Menlo Makes Efforts To Be More Sustainable


Students are encouraged to be environmentally-friendly through the student council, club campaigns and environment-themed student events like EcoAct Week. Staff illustration: Sophie Fang.

Abby Becker, Assistant News Editor

Sustainable schools offer increased benefits for students and staff, the school itself and the planet. Schools that utilize green practices, such as sustainably sourced materials, more efficient mechanical systems and environmentally-friendly design compared to conventional schools are considered sustainable. A study by Greening America’s Schools found that these schools saw 87% reduced absenteeism, 74% ability to attract and retain teachers and 72% improved community image. This same study also determined that sustainable schools save about $70 per square foot because of direct and indirect savings like cold and flu reduction, indoor ventilation improvements, and energy emissions.

According to the Menlo School website, Menlo’s sustainability goals have three focuses: tracking and decreasing resource consumption, raising community awareness of environmental issues and providing tactical support for green programs in the school community. 

To fulfill these goals, Director of Sustainability Chrissy Orangio has implemented various initiatives. One of these is the Go Menlo program. Go Menlo encourages students and teachers to take the bus, train or to carpool, thereby decreasing the number of cars on campus and the carbon dioxide output. Although it is currently suspended because of COVID-19 precautions, in the past the program offered rewards for taking alternative transportation, like donuts.

Orangio has also tried to expand Menlo’s waste-sorting program. According to Orangio, if just 10% of a recycling bin has been contaminated by food or other products, everything in that bin goes to landfill. The only Flik lunch items that can go into the recycling are the Flik lunch bags, which are seldom used, meaning that most of the recycling ends up being contaminated. “All of that waste ends up in the landfill and then it creates more methane and carbon dioxide,” Orangio said.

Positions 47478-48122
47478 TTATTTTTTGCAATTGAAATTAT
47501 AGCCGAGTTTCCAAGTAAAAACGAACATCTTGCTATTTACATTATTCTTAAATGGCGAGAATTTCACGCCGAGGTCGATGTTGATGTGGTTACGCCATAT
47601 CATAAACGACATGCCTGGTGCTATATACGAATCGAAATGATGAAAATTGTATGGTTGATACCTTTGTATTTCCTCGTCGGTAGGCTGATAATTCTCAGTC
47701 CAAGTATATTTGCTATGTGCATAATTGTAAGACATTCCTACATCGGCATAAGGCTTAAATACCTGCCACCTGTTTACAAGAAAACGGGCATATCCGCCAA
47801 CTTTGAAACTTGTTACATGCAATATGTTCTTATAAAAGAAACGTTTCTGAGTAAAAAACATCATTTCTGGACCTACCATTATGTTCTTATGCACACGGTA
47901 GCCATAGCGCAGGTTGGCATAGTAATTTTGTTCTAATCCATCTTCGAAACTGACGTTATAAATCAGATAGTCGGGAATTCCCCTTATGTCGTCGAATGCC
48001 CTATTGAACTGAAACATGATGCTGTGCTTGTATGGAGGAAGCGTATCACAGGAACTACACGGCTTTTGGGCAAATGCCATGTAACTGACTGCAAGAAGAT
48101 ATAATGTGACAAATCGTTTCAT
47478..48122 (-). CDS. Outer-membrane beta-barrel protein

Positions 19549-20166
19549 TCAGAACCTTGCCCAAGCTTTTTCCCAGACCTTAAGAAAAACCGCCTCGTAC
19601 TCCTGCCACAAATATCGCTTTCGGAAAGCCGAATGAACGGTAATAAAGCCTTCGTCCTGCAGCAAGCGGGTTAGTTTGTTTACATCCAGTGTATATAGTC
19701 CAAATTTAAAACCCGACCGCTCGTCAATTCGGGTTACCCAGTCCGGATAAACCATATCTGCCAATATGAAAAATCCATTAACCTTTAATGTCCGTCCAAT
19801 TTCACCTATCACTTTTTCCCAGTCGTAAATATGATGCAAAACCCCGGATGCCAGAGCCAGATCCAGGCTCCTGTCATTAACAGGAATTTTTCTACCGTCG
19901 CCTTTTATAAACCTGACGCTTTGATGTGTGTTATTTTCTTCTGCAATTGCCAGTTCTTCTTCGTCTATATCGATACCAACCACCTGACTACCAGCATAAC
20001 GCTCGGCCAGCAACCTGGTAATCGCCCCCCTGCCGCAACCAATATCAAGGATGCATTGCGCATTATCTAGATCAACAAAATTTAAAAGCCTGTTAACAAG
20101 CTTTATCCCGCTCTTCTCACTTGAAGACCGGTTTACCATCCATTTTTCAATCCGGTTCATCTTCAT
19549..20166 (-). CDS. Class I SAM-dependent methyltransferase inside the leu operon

Orangio has custom-designed flik-specific labels for each of the waste bins. It’s especially important for students to pay attention to the labels on the recycling bins because only a small portion of non-recycling waste in the bin can contaminate all of it. “Students need daily reminders through signage and incentives, and it needs to be a school wide effort,” Orangio said. Staff photo: Abby Becker.

To combat this, Orangio has worked with facilities to put handmade signs of Flik-specific materials on top of each bin. She’s also promoted a “Bring Your Own Fork” campaign through student council Instagram posts and weekly student emails. Through the student-led Climate Coalition, students are also encouraged to bring their own utensils for lunch so they don’t use the single-use ones provided by the school. 

Although the waste-sorting program has been somewhat effective, Orangio hopes to implement a system where student sorters stand next to the bins to guide and encourage other students to put their waste in the correct receptacle. These sorters would also be standing in high traffic areas on campus to direct trash clean-up after lunch is over. A similar initiative was implemented by the Climate Coalition in previous school years, but was cancelled due to COVID-19 concerns. “This is the only successful thing I’ve ever seen in the 15 to 20 schools I’ve worked with,” Orangio said. 

Campaigns concerning school sustainability are brought to attention through student clubs, such as the Climate Coalition, as well as environment-themed student events such as EcoAct week. During EcoAct week, students engaged in various activities related to climate change to raise awareness of issues affecting the environment. 

Another way students can become more environmentally aware is through the Environmental Science class taught by Orangio. In the class, students learn about how natural disasters have impacted sustainability as well as their own impact on the environment. They also propose solutions to important current global environmental issues. 

For next year, Orangio’s sustainability goals are centered around constantly reminding students of their environmental responsibilities until it becomes a habit. She intends to do this through signage and incentives. “It needs to be a school-wide effort,” Orangio said.

According to Orangio, the bottom line is that students need to take a few seconds out of each day to do small actions that can contribute to the environment immensely, like placing their forks into the right trash bins. “The most important thing is student behavior,” Orangio said. 

GoMenlo is a program that motivates students to take alternative modes of transportation to school, like biking, the bus or the train. While it has been discontinued due to COVID-19 concerns, students are still biking to school. Staff photo: Abby Becker.